Their performance in pressing us all game long, then keeping the ball with composure and panache should be a lesson to us. There are no world class stars in their line-up, but every player knows his job and is confident that his team mates are doing their jobs.
I won’t do a full match report, but suffice to say that when Robin opened the scoring I really thought we were finally going to break loose and give somebody the hammering that we have been threatening in most of our first half performances in recent weeks.
Swansea got back into it with what looked a soft penalty (I thought Ramsey managed to pull his leg out of the way before making contact, but the replays were inconclusive). Once level, their confidence rose and they started to play really well.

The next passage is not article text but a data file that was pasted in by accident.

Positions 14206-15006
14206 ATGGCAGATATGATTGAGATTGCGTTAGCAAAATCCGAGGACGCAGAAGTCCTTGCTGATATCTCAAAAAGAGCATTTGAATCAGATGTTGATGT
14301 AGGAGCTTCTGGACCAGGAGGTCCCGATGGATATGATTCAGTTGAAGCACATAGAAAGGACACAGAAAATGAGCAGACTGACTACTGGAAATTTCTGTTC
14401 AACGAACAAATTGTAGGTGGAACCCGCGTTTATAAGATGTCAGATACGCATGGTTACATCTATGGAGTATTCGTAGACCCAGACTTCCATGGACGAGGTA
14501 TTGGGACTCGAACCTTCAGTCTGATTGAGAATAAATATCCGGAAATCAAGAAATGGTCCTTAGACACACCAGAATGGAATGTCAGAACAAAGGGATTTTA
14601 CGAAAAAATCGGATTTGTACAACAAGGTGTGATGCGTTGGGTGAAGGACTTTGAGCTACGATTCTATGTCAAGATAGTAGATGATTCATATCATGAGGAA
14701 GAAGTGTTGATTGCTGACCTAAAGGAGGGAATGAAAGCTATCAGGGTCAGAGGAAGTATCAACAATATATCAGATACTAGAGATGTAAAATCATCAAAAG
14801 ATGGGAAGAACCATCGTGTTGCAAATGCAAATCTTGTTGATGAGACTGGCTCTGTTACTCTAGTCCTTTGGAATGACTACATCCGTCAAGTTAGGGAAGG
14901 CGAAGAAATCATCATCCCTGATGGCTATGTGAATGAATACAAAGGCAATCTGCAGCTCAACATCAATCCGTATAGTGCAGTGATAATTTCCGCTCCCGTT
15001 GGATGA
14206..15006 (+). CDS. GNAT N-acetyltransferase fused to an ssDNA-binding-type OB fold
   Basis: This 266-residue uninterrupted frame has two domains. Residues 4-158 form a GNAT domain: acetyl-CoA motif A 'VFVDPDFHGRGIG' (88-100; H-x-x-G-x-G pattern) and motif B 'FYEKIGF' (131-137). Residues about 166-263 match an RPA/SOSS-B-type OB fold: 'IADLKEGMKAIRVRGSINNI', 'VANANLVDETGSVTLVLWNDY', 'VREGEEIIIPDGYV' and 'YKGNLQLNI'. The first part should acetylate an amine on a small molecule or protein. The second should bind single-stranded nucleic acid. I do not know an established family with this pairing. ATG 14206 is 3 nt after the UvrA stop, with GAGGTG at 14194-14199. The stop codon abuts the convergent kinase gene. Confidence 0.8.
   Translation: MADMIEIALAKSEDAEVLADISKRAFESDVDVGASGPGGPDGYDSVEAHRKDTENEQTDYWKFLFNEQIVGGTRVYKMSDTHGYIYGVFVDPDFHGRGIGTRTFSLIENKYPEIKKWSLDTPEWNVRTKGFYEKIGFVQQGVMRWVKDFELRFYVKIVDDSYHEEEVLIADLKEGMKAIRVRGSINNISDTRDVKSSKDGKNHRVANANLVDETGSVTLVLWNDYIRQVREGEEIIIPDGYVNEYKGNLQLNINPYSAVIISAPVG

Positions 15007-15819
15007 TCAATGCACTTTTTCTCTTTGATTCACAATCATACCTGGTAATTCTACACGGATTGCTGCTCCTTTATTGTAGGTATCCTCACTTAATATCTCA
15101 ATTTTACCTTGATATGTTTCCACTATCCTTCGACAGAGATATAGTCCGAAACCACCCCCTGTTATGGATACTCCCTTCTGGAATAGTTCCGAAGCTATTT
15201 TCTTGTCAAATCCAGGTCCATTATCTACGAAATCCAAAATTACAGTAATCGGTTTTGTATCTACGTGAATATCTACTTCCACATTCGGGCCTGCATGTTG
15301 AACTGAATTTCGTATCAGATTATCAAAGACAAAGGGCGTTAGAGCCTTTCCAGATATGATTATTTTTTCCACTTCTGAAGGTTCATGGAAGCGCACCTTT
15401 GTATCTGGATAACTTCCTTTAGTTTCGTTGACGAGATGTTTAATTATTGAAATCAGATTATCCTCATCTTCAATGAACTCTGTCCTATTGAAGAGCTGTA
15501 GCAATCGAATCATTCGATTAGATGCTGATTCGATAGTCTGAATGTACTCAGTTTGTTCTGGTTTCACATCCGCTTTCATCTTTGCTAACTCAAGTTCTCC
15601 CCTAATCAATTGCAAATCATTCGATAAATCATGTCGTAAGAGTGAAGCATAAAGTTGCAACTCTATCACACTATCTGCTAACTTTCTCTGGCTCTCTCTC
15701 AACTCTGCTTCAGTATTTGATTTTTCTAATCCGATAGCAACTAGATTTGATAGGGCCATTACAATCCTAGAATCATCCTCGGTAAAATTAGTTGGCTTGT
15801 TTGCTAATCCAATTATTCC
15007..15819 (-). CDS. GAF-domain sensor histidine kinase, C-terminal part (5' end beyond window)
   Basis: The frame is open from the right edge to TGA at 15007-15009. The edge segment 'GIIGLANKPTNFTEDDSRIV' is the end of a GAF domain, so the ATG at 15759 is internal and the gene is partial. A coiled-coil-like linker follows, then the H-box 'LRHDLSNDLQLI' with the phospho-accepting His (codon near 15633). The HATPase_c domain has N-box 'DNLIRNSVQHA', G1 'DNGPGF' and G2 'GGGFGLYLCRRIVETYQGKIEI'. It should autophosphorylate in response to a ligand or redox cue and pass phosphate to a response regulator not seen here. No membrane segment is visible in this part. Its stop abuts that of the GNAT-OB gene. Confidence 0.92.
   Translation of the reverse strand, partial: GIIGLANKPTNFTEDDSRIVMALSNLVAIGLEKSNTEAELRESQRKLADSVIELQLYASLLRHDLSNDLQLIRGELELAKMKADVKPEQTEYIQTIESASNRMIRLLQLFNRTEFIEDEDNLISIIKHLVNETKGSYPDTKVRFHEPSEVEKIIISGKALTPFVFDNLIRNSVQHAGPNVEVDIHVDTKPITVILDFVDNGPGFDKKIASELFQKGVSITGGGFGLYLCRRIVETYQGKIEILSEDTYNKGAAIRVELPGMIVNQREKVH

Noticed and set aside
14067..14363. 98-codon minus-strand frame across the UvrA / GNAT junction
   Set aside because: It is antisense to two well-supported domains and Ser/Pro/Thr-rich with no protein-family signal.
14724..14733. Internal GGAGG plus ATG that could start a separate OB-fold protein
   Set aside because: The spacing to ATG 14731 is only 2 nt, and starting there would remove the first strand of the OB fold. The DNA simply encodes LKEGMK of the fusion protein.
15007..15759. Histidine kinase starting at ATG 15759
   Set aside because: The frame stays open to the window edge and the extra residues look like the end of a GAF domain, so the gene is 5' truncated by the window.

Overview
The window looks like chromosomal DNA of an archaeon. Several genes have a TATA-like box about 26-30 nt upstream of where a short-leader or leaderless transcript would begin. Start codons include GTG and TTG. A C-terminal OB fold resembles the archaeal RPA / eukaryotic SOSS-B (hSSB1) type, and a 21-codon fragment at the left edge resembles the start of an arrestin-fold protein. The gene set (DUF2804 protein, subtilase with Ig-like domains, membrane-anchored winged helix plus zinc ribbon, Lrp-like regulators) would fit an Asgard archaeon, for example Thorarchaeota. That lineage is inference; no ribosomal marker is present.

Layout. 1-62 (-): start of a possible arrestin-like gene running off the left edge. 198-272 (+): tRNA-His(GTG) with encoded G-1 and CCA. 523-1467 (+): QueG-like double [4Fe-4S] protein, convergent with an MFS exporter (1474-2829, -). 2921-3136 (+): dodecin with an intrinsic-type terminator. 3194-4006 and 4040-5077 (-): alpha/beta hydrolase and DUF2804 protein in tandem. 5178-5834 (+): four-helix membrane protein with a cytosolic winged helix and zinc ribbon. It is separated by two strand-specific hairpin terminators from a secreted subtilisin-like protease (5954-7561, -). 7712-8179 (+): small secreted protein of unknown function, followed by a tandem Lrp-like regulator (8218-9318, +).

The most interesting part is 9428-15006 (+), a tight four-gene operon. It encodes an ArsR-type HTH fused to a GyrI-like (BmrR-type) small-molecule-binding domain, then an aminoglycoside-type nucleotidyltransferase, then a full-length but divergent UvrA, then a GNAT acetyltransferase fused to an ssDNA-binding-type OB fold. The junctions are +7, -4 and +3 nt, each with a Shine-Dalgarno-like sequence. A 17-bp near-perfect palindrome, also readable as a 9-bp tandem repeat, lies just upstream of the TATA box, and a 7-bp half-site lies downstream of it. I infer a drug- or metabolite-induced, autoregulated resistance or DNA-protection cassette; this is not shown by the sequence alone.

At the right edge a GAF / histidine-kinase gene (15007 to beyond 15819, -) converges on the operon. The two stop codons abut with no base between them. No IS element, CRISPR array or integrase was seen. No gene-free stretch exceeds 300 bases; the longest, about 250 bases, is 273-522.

Most of the stats (possession, corners, attempts on goal) show that we were second best, so Swansea probably deserved their second goal. It came from an Arshavin hospital pass to Ramsey, who had Joe Allen on top of him as he received the ball. When it was played to Swansea’s right, Dyer was unmarked on the edge of the box (our temporary left back, Miquel, had lost his bearings) and he shot past Szczesney, who might have done better.
So, once again, we had managed to turn a winning position into a losing one. How would we respond? Quite well, as it happened. Walcott found some space for once, Djourou played a long ball through the channel and Theo was one-on-one. I confess to assuming he would fluff it, but instead he finished calmly. Game on again! But not for long.
Within seconds of the restart we were behind again. Swansea was able to win the ball far too easily in midfield despite the presence of several Arsenal players. A couple of quick passes, a simple through ball and Danny Graham was able to tuck in a soft goal which turned out to be the winner. ,Szczesney had started to come, confusing the chasing Koscielny, then changed his mind and ended up in a bad position.